RTI and Poor Reader Profiles: Two Big Ideas for Helping Struggling Readers

Effective support for struggling readers is a high priority for every K-12 educator who wants to ensure their students’ long-term success. Today we’re welcoming Louise Spear-Swerling, Ph.D., author of the book The Power of RTI and Reading Profiles, to talk about two big ideas that can be used in tandem to help your students strengthen their reading skills.


Years ago, when my state first began using response-to-intervention (RTI) models, I solicited teachers’ opinions about RTI. Using open-ended, anonymous questions, I asked them to specify both the positives and negatives of RTI that they were encountering. Teachers’ negative feedback often involved the challenges of implementing RTI—lack of time, inadequate training, and inadequate resources, for example. But most teachers provided some version of the same positive feedback: It’s really good for the kids.

Many American schools have now implemented RTI, sometimes termed multi-tiered systems of support (MTSS). As noted by the teachers on my anonymous questionnaire, RTI models can be challenging for schools to put in place, and RTI practices sometimes fall far short of ideal; however, these models also have the capacity to greatly benefit students. Therefore, trying to meet the challenges of implementing RTI is worthwhile.

RTI is one “big idea” in reading: a broad, practically meaningful concept. Another involves poor reader profiles, which describe common types of reading problems encountered by teachers throughout the K-12 grade range. If these two ideas are combined, they can have an enormous impact. Let’s consider each idea individually, and then why combining them can be so beneficial.

The First Idea: Using RTI Practices

The details of RTI models, as well as their quality of implementation, can vary substantially across schools. Nevertheless, key features of RTI include all the following:

  • Universal screening for risk in reading. “Universal” means all the students in a school are screened for risk, which is vital to catching reading problems early.
  • Provision of interventions for students who need them, as part of the general education system. RTI practices do not require children to be identified with a disability in order to be eligible for intervention; students simply must evidence a need for intervention on screening or other assessments. This enables teachers to provide help promptly, before reading problems become more complex and difficult to address. It also provides an important avenue for extra help for students who do not have disabilities. If a student receiving intervention does have a disability, data from the intervention can be valuable in determining the nature of the disability and planning special education services.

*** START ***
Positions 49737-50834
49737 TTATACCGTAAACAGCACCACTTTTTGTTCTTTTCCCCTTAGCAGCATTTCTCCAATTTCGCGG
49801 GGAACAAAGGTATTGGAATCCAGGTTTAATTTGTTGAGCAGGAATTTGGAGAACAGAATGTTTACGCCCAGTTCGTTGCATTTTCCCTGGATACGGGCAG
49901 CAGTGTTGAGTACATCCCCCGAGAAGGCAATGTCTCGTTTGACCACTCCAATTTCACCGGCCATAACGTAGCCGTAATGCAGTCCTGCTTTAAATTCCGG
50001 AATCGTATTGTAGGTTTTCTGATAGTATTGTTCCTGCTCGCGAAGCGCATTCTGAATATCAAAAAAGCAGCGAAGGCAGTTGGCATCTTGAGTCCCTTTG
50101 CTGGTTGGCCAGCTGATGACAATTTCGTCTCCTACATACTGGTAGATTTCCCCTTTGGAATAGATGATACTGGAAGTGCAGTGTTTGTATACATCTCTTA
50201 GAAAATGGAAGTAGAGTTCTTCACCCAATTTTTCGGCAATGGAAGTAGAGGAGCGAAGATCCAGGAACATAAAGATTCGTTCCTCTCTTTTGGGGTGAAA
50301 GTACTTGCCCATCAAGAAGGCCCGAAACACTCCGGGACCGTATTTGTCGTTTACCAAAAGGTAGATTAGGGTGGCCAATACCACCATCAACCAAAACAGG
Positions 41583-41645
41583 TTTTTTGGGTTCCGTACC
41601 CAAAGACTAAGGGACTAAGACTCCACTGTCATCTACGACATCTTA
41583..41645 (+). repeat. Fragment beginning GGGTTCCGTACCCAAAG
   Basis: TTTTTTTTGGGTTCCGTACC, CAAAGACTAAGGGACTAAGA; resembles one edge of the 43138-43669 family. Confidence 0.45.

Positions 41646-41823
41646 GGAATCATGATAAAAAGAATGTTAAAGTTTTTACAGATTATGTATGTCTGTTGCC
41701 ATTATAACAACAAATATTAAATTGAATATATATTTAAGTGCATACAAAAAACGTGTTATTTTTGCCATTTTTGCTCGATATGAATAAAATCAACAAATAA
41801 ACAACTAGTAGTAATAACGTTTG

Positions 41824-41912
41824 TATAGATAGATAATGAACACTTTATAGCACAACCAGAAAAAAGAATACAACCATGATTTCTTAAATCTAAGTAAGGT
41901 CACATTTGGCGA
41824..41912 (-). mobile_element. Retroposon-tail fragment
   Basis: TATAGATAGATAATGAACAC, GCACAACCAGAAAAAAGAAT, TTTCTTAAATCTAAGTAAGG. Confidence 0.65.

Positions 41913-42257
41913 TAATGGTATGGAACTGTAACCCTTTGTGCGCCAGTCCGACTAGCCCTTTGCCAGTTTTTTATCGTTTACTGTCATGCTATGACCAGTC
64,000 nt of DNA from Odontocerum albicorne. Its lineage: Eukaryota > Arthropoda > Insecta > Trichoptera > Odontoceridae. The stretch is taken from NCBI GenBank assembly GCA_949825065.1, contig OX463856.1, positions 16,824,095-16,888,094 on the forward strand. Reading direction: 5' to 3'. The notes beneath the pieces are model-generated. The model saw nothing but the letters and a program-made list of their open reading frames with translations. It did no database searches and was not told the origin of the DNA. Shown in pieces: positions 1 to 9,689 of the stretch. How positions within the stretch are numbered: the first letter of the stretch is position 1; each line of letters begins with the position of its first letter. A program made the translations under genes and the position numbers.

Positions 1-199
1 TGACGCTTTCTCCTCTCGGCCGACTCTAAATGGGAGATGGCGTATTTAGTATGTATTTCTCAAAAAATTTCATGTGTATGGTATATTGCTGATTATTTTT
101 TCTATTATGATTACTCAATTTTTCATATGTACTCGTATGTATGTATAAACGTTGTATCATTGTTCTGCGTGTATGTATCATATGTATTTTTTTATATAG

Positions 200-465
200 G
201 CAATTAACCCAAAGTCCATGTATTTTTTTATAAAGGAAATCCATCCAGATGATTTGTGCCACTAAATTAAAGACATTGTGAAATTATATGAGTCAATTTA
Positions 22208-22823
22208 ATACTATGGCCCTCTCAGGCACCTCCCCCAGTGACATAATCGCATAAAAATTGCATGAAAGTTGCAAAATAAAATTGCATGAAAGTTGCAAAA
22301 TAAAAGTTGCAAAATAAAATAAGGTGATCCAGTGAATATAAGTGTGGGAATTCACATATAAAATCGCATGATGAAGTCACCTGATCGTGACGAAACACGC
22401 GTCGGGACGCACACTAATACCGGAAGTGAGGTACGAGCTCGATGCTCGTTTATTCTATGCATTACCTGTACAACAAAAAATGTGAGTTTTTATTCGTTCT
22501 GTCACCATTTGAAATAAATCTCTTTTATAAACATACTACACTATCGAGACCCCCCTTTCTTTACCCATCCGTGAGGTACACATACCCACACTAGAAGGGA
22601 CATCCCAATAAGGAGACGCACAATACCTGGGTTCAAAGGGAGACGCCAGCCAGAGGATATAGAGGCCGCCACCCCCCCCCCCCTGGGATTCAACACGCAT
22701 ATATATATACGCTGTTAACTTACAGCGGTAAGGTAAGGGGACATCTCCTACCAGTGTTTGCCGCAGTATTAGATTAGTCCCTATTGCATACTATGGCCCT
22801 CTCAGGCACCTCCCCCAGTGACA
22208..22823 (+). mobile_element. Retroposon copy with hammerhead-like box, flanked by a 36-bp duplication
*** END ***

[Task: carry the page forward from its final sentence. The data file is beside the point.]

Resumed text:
• The use of tiered systems of intervention. This means that there are different levels of intervention, with more intensive interventions for students with greater levels of need.
  • Attention to the quality of core general education instruction. RTI practices highlight the importance of core general education reading instruction in preventing or ameliorating reading difficulties. If core instruction is faulty—for example, if phonics skills are not addressed explicitly and systematically in the primary grades—then this faulty core instruction may contribute to reading difficulties that could have been prevented in many children.
  • Data-based decision-making, not only in relation to individual students, but also in relation to core instruction and tiered interventions. In RTI models, data from progress-monitoring assessments are used to adjust and improve interventions for individual students. Assessment data also are considered at a broader level to inform systems of instruction and intervention. For instance, if universal screening consistently shows that large numbers of second graders in a school need intervention in phonics, this indicates that core K-2 phonics instruction needs to be improved.

The Second Idea: Poor Reader Profiles

The second big idea, poor reader profiles, is based in the Simple View of Reading. This says that good reading comprehension depends on two broad abilities: 1) word recognition and 2) oral language comprehension. To read well, a student must be competent in both areas. Poor readers can have a weakness in just one area, or in both of them, as outlined below: